In that context, the story might've worked better as an out-of-continuity "Elseworlds" story -- or with original characters entirely (ala The Watchmen). That wouldn't patch up the plot holes, but it might mitigate some of the motivational problems. I realize it's entirely anecdotal, but looking at some reviews of the series, it seemed that many of the people who liked it the most, claimed not to be that into the existing characters, and those who liked it the least, were those who felt a pre-existing attachment to Sue and the others. As well, a lot of defenders of the series loved the fact that it was setting things up for later stories. But I'm not particularly impressed to read something like this, only to feel that various sub-plots are left half finished.
Meltzer kind of over-analyses things a lot, as if he's trying to wow us with how much he's thought about these characters and their powers. He belongs to the fanboy generation of writers who talk about realism...but it's a myopic realism. This isn't about making super heroes real people with real problems (mortgages, relationships, neurosies) -- that's what the last forty years of comics already did! -- this is about making the fantasy more gritty and ugly. Meltzer himself, in his notes, talks about the "icons" and the characters being "gods". The central issue of the saga is why super heroes need secret identities -- when, in reality, they probably wouldn't. After all, cops, lawyers, judges...none of these people wear masks, and they don't usually worry about revenge seeking killers -- except in comic books, of course! And then Meltzer contradicts his own thesis by having the characters constantly refer to each other by name in public! Yet this doesn't really create a sense of a workplace comaraderie, as the heroes still seem to regard each other as comic book icons rather than people (the Flash talks about "The Batman" as if he's a god, rather than a guy he's presumably stood next to at the JLA urinal).
And that's the problem: Identity Crisis wants to be taken seriously, even as it doesn't hold up to analysis. If he wanted to raise the issue of power/abuse of power and really delve into it, that'd be fine. But he doesn't. He tosses it out there, doesn't really set up compelling arguments for either side, and then tacks "the end" on after he's run out of pages. Given the revelation Wally learns, it would be impossible to continue in the League -- because a team, above all, functions on trust...and there's no way he could trust certain members again.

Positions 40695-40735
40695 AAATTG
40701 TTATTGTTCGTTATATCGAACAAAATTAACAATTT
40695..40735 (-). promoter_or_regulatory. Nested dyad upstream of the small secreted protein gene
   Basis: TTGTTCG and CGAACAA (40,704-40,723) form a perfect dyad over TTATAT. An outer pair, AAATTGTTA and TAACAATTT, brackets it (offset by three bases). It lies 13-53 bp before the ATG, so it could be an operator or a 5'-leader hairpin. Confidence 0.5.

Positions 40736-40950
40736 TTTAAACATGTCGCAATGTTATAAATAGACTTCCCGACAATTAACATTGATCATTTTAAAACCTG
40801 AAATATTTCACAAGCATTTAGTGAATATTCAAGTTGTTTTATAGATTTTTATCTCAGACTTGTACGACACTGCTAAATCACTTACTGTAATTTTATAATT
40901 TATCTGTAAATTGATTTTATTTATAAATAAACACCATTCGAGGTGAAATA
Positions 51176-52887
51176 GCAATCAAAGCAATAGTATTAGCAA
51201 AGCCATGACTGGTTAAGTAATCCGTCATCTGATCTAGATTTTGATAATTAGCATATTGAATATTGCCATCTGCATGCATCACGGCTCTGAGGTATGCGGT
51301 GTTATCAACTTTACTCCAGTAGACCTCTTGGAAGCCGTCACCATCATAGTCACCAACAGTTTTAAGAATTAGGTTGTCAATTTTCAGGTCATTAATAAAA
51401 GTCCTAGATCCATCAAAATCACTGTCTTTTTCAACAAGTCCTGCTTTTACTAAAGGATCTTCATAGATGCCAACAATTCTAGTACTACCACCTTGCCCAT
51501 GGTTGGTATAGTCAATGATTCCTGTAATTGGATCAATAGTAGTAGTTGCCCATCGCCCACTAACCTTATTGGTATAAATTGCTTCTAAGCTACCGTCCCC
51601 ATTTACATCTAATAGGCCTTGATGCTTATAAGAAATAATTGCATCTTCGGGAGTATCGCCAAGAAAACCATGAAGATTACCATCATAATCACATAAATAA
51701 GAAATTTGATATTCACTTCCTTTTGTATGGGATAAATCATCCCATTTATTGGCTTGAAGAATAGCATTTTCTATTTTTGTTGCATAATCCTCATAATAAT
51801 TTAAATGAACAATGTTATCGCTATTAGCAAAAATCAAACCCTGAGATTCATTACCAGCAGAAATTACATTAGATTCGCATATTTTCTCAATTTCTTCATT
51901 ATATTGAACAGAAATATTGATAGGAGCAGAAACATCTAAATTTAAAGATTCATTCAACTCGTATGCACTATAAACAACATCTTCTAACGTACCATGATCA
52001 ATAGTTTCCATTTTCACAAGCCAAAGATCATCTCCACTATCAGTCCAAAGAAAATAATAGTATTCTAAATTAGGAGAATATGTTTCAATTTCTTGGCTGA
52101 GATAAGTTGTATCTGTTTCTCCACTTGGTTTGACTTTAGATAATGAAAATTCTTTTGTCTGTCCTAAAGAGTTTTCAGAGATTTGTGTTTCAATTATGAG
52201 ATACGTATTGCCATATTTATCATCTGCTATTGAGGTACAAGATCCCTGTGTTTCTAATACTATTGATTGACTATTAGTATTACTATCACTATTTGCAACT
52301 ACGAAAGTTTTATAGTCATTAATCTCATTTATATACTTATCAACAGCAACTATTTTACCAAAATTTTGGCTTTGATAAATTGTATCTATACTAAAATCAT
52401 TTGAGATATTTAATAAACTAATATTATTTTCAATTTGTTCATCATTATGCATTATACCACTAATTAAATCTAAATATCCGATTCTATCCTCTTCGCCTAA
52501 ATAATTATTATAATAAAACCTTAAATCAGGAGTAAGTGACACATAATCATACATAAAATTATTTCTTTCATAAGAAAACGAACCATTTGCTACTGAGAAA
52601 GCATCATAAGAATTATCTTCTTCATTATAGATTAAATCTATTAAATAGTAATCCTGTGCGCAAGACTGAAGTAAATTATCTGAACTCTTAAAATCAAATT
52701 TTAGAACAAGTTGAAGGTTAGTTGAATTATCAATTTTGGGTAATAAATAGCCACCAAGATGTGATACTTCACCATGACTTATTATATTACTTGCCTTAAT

What's ironic is that Identity Crisis joins the list of DC epics that are meant to redefine the medium (including Kingdom Come and The Watchmen), but really just seem to be rehashing themes and ideas first explored in Marvel's Squadron Supreme maxi-series from over 20 years ago!
The problem with all these comics that come along (ever since The Watchmen) that claim they are showing the reality...is who defines realism? Trying to portray a "realistic" super hero universe is like plugging a hole in a dike -- only to have another crack appear. Just as a minor example, in one scene Meltzer has the authorities confiscate the body of a dead super villain, because dead villains have a tendency to come back to life, and they don't want that to happen. Ah hah, the fans say, how clever...dealing realistically with the concept. But, um, if the villain might come back to life, and the authorities are preventing it...isn't that the same as cops refusing medical treatment to an injured suspect? It's not for the cops to decide who lives, dies, or is resurrected. And Meltzer's continual, cutesy references to all the heroes and villains who have died and come back to life is awkward in a story where we're supposed to be dealing with the tragic death of characters.
With a second reading, of course, a lot of my passion has bled out of me. The flaws are all still there, but the art is striking, and there are some clever lines. And even the lag in the middle of the story seems less bothersome if you read the whole thing quicker, in a day or two (as opposed to deliberately reading it in a serialized way as I had at first). So what do you say about it? The less I actually cared, and the less I tried to let it involve me as a drama, the more I enjoyed it. There's a kind of slick, breezy readability to it.
And then there's the problem that Identity Crisis is so drenched in mysogyny the only wonder is that Alan Moore wasn't listed as a creative consultant. From the (mis)treatment of women, the marginalization of female characters (the lack of roles, or even dialogue), and the revelation of the killer and the killer's motive, you realize Meltzer and company are working out stuff best left on an analyst's couch. Ironically, some pundits claimed Shuster & Siegel created Superman's Lois Lane as a revenge fantasy on the girl's who ignored them in high school (creating a dame who pines for the unattainable man), well Meltzer and company seem to be still getting revenge for all those dateless nights, only now they're raping, murderering, and degrading women.
Identity Crisis was supposed to be showing us how much comics have grown up...when it shows they haven't grown up at all.
Reviewed by D.K. Latta